Align has abandoned my treasured T-rex 450 SE's, leaving me to buy CopterX frames and tail parts. I have bought many lots of 450 parts here on RCG and on HF so I'm not ready to give up flying them yet. Likewise E-flite has stopped the Blade CP Pro. But the many spares in the parts drawers for that heli will keep it in the air a long time from now.
Posted by [email protected] | Jan 02, 2009 @ 07:59 PM | 6,690 Views
Basic upright flight is more or less in focus. The heli fleet consists of two Blade CP Pro's—one full brushless and one for an experiment that will not be revealed at this time—one King V2, currently in the rebuild que, and two Trex 450 SE's. Two airplanes are in the inventory. A Wilga 2000 float/land plane by Sapac and some kind of powered glider from estarter that needs to be repaired. I am gratified to discover that helicopter skills in forward flight transfer directly to fixed wing flying.

Any who venture here are welcome to view and perhaps contribute to my web site for beginning RC helicopter enthusiasts:
Posted by [email protected] | Dec 24, 2007 @ 02:28 AM | 7,656 Views
The last thing I did two sundays ago was crash the Trex from fairly high up in a good wind. All parts were on hand for the rebuild. I discovered I had left out the spacer over the one-way clutch during a prior a gear replacement and the omission was contributing to head vibration. Now it's flying real smooth. Today got the throttle and pitch curves closer to optimal and flew six batteries. Two of the li-po's are new and are being broken in gradually.

Naturally I wanted to see if nose-in was still a possibility and it is. Also circles at a low levels. All the work with the Blade CP Pro and CP seem to be paying off.

Today I flew with estarter, who can now consistently flip his heli's and do some inverted hovering.
Posted by [email protected] | Dec 18, 2007 @ 06:01 PM | 7,376 Views
This Sunday (12/09/07) I flew the Trex for the first time in a while. After rotating the Blade CP & CP Pro through nose-in and hovering the little beasts in that orientation in breezy conditions, pointing the 450SE at myself was easy despite my chronic 'Trex nerves'.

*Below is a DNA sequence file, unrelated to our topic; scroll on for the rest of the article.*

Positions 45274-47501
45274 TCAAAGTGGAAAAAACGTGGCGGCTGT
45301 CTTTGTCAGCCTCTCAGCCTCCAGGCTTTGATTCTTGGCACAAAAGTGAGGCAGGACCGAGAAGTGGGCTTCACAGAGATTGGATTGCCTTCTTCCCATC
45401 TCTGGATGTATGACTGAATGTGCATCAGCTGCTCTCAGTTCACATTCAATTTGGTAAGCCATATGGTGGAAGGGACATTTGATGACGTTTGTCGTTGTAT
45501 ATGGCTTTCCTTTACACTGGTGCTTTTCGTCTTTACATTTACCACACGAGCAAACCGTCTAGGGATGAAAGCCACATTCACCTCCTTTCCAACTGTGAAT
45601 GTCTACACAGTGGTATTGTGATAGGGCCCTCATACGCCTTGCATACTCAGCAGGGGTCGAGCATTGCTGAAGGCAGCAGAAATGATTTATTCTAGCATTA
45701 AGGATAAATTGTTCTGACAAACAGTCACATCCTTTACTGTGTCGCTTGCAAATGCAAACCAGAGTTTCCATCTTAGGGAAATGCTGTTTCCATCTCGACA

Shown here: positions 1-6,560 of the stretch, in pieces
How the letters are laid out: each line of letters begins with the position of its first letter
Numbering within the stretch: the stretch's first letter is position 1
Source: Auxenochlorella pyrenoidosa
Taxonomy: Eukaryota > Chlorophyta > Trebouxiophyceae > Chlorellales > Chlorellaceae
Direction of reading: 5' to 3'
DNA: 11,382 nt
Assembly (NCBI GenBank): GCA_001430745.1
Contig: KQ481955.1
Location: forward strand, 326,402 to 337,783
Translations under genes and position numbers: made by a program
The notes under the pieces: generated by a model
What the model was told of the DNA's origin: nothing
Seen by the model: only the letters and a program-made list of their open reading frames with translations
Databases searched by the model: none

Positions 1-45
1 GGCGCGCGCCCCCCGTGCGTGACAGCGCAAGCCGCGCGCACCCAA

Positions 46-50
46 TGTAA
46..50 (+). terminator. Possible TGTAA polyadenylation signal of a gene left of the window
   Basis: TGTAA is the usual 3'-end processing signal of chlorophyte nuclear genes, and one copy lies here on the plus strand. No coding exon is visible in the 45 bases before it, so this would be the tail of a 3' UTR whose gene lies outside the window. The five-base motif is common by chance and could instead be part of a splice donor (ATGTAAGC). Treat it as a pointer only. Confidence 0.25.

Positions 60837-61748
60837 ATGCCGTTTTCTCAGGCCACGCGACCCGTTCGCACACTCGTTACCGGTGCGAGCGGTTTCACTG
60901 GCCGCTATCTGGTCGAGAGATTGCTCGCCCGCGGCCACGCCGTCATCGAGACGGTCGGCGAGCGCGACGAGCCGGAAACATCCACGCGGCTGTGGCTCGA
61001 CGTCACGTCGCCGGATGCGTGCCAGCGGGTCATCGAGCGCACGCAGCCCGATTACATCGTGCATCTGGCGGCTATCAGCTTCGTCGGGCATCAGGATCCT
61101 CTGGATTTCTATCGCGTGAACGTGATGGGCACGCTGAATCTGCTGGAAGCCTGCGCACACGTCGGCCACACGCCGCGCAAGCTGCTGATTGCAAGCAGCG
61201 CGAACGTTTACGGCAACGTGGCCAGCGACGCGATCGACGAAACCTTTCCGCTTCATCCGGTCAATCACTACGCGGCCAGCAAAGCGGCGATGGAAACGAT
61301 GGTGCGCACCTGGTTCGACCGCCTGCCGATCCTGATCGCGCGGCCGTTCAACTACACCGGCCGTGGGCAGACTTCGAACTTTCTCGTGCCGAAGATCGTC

Posted by [email protected] | Dec 10, 2007 @ 09:44 PM | 7,597 Views
I got snagged into buying a V3 Lama in December, 2006. The flight videos on Hobby-Lobby and other sites looked too good to pass up and, as everyone on RCgroups knows, the heli does perform well indoors.

Of course I noticed that other guys fly helicopters with one main rotor and that was my undoing. My single rotor machines have been:

° Blade CP Pro, bought used - crashed continuously, then sold.
° Walkera #60, new from an eBay seller - my first successful hover, then crashed and retired (the Walkera critics were right).
° Trex 450SE pre-owned in great condition. What a bird! I love it and fly it every chance I get.
° Blade CP Pro that came with the Trex. I realized that if I can't fly it, I can't really fly a helicopter. So I've been practicing and can now do some of the basics with relative facility.
° Walkera #4 FP - many indoor flying session, my first nose-in and circles.
° Blade CP - slower in action than my brushless powered BCPP. I am using it to transition into nose-in and circles from the #4. Fly it almost every day and rebuild it constantly.

I am a park flyer so there are spectators where I fly. People ask me about the heli and some seem seriously interested. I am working on a web site dedicated to the beginner: I print business-size cards with the URL and a picture and hand them out so I don't have to talk too much when I'm trying to fly!

Anyone in the San Francisco/East Bay Area is welcome to get in touch an talk heli's or get together to fly. If anyone wants to add a few remarks to the 'HeliFreaks Speak' section of my web site I will be happy to correspond with you.